Job: The Fair Portrait of a Saint
Charles H. Spurgeon
Thus Job speaks of himself, not by way of vaunting, but by way of vindication. Eliphaz the Temanite and his two companions had brought distinct charges against Job's character. Because they saw him in such utter misery, they concluded that his adversity must have been sent as a punishment for his sin, and therefore they judged him to be a hypocrite who, under cover of religion, had exercised oppression and tyranny. Zophar had hinted that wickedness was sweet in Job's mouth and that he hid iniquity under his tongue. Eliphas charged him with hardness of heart to the poor and dared to say, "Thou hast taken a pledge from thy brother for nought, and stripped the naked of their clothing." This last from its very impossibility was meant to show the extreme meanness to which he falsely imagined that Job must have descended-how could he strip the naked? He was evidently firing at random. As neither he nor his companions could discover any palpable blot in Job upon which they could distinctly lay their finger, they bespattered him right and left with their groundless accusations. They made up in venom for the want of evidence to back their charges. They felt sure that there must be some great sin in him to have procured such extraordinary afflictions, and therefore by smiting him all over, they hoped to touch the sore place. Let them stand as a warning to us never to judge men by their circumstances and never to conclude that a man must be wicked because he has fallen from riches to poverty.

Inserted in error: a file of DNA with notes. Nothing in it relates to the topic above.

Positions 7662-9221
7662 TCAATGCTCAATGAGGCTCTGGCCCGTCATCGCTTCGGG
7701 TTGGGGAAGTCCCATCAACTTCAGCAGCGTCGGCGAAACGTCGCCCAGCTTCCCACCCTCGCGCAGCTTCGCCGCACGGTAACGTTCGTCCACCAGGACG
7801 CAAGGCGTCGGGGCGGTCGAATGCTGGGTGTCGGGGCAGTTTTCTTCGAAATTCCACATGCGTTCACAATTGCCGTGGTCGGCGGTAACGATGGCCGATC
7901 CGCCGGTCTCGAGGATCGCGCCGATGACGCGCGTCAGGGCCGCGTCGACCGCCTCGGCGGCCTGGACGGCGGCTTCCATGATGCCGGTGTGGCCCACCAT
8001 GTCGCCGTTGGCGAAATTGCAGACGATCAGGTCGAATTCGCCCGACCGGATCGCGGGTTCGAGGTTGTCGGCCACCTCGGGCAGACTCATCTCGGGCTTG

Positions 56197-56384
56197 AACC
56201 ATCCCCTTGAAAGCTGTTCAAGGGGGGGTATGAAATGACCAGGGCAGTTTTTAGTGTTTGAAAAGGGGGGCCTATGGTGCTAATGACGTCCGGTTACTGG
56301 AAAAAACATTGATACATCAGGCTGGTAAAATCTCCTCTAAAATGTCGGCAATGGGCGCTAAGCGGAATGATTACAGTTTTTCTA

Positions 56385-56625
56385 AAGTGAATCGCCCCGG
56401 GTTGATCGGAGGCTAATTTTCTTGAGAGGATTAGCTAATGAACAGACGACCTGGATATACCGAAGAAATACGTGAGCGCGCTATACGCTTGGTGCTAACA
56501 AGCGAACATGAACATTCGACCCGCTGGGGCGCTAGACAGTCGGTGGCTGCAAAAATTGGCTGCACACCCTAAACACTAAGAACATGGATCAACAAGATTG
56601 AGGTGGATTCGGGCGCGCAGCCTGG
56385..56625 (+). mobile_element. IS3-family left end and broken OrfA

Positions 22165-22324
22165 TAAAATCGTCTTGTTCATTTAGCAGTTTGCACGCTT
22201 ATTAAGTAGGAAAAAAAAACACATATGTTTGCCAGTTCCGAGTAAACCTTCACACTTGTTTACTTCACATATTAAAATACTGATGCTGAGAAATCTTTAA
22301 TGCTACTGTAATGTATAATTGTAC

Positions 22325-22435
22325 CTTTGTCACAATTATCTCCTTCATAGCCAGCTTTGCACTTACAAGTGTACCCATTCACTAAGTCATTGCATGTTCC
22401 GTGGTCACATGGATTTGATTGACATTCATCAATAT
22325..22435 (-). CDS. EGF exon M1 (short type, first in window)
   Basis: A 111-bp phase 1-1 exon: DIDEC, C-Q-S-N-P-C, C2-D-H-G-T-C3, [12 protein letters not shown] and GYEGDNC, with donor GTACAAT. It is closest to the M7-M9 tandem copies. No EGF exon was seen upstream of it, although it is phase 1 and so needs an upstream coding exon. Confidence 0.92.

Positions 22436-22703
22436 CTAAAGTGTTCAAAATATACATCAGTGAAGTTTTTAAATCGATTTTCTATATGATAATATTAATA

Job, however, knew his innocence, and he was determined not to give way to them. He said, "Ye are forgers of lies, physicians of no value. O that ye would altogether hold your peace! and it should be your wisdom." He fought the battle right manfully; not, perhaps, without a little display of temper and self-righteousness, but still with much less of either than any of us would have shown had we been in the same pl ...
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